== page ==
Khalil Rountree explains Alex Pereira callout, brushes off ‘s*** opinions’ of critics

Surging UFC light heavyweight Khalil Rountree tries not to take in what fans say – unless, of course, they have a really good idea.

When Alex Pereira captured the UFC title at 205 pounds, adding his second octagon title in his seventh UFC fight, Rountree said his social media blew up. Fans liked the matchup.

The problem was, at that point, Rountree couldn’t make a very strong case for the fight. He needed to beef up his resume.

On Saturday, Rountree did just that by stopping one-time title challenger Anthony Smith, who fell prey to his preternatural power in the co-headliner of UFC Vegas 83. Rountree used his post-fight speech to call out Perreira, who knocked out ex-champ Jiri Prochazka to claim the light heavyweight title.

“I don’t think you guys have any record of me ever calling anybody out, but in my mind, knowing that if I beat Anthony Smith, that would get me into the top 10,” Rountree explained at the post-fight press conference for UFC Vegas 83. “And I know that the way the rankings kind of work, I have to be in the top 10 to even be worthy of fighting for a title.

“Say they put me at No. 10 [in the rankings] and not No. 8, where Anthony was. So from 9 up, in my opinion, and I think in the fans’ opinion, the most exciting fight would be me vs. Pereira. That’s just what I’ve seen from comments. After Alex’s win, I got flooded, people tagging me, and I think it makes sense.

“Two dynamic, powerful strikers. I don’t plan to shoot any takedowns. I don’t think I’ve ever shot for a takedown in my career. I don’t think he’s necessarily going to shoot for any takedowns, because the guy’s a warrior. So then you have two explosive, dynamic [fighters] in my mind, it just makes sense.”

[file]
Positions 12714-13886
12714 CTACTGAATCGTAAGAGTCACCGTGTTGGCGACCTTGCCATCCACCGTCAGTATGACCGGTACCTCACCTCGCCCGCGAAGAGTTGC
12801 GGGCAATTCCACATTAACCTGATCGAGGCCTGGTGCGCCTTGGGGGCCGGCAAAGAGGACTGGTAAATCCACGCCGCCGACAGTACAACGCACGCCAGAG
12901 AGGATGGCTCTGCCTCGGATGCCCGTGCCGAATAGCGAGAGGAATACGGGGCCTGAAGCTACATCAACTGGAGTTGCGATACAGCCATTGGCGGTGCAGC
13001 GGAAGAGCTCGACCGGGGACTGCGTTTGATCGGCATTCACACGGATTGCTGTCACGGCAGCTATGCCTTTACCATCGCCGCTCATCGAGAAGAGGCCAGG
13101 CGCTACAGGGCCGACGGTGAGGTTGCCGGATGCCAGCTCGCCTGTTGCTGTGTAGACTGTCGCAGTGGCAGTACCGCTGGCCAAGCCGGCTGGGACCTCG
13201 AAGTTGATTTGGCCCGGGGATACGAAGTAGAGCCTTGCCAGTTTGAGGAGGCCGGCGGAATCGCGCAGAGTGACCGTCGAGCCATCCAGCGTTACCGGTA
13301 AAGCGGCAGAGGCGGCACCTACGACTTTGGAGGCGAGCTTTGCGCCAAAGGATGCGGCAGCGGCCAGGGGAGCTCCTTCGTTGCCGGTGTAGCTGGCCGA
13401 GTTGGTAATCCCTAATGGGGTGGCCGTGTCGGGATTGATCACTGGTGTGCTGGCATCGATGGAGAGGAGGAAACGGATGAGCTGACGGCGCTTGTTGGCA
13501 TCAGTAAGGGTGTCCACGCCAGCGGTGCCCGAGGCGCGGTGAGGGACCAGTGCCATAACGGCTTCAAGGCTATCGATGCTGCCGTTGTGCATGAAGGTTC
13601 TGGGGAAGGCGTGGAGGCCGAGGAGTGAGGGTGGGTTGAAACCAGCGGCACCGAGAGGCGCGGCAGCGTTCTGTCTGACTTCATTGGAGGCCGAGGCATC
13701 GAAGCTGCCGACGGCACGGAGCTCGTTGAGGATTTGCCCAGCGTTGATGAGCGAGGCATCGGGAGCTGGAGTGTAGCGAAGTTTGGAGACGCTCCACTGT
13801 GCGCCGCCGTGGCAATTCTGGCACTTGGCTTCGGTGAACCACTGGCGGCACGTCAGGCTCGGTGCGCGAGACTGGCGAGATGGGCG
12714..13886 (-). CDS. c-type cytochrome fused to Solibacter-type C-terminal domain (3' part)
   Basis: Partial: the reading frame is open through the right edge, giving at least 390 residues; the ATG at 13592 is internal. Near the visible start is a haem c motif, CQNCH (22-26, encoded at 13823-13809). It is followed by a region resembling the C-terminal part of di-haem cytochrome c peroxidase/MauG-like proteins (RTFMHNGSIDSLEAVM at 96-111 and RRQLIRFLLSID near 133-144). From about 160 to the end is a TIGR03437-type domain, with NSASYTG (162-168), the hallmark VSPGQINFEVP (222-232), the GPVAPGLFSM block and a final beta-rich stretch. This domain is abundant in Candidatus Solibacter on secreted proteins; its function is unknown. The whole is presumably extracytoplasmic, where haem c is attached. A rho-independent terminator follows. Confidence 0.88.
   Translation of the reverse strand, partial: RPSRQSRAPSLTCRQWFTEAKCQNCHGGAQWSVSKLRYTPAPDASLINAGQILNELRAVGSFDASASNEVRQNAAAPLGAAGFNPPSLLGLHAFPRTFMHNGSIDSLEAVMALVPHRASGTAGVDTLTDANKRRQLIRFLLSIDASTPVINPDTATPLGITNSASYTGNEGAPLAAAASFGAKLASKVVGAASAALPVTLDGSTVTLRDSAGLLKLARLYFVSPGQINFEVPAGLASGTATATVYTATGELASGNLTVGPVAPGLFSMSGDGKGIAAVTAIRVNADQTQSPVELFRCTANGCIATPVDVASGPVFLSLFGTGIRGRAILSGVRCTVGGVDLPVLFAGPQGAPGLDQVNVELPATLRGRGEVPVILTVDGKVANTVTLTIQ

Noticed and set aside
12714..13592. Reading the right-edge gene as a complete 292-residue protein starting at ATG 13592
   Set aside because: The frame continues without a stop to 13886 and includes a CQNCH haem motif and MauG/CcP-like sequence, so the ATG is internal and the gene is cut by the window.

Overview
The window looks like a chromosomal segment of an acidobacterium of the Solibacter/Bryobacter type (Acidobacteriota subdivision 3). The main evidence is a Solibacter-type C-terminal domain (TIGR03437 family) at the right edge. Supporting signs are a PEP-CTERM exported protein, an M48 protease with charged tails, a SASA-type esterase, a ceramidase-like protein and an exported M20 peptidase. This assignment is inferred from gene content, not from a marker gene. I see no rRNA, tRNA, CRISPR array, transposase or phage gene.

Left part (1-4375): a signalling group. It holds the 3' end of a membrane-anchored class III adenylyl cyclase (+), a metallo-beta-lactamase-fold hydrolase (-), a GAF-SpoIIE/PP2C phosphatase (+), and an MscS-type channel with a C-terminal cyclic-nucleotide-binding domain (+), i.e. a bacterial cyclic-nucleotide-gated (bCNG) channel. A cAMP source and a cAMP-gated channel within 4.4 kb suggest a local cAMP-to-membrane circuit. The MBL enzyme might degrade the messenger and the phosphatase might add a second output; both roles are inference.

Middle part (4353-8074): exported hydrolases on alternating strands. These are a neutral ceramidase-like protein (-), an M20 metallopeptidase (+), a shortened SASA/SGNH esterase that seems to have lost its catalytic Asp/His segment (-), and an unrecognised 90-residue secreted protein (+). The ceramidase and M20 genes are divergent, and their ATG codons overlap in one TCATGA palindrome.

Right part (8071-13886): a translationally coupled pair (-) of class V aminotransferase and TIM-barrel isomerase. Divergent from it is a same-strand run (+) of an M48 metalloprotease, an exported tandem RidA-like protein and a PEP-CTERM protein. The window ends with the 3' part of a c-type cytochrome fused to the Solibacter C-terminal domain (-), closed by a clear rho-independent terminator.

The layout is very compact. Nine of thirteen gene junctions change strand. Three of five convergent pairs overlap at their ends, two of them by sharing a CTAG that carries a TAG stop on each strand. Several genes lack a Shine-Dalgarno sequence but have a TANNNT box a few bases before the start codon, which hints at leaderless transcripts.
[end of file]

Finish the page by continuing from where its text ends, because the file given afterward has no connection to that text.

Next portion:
Not everything the fans bring to Rountree gets the same consideration. In fact, the 33-year-old UFC vet tries to ignore most of it – the critics that accompany fame and notoriety are toxic to his mental health.

Even with a win over Smith, Rountree didn’t expect the tenor of his timeline to change much. Those that like him would continue to like him, and those who believed he didn’t show up for big fights would fill the air with negativity.

“I don’t think people will ever shut up, and I think after this fight, there’s going to be people that still don’t believe and that still have bad things to say,” Rountree said. “I’ve just come to acceptance of that. There’s going to be a large percentage of people that have just really s*** opinions.

“And the thing that sucks, too, and to be quite honest, obviously, it’s about me, so there can be a little bit of truth to it. Because there has been times in the past where I wasn’t consistent, and I didn’t show up for big fights, so if I read things like that, I’m like, man. And that’s why I don’t read things like that. I just keep doing what I’m doing. As much as I love the people, I have to create a huge separation, because I care about people too much. Sometimes, opinions, I can let them have too much effect on my.

“So the way that I accept it is that there will always be s*** opinions, and there’s always going to be, until the day I’m done fighting, there’s going to be a gigantic portion of MMA fans that just don’t believe in me, or don’t like me for whatever reason. I just have to be OK with that and continue to do what I do for myself and my loved ones.

“The ones that do support me and are cheering for me, man, I love them to death, because they could so easily be on the other end.”

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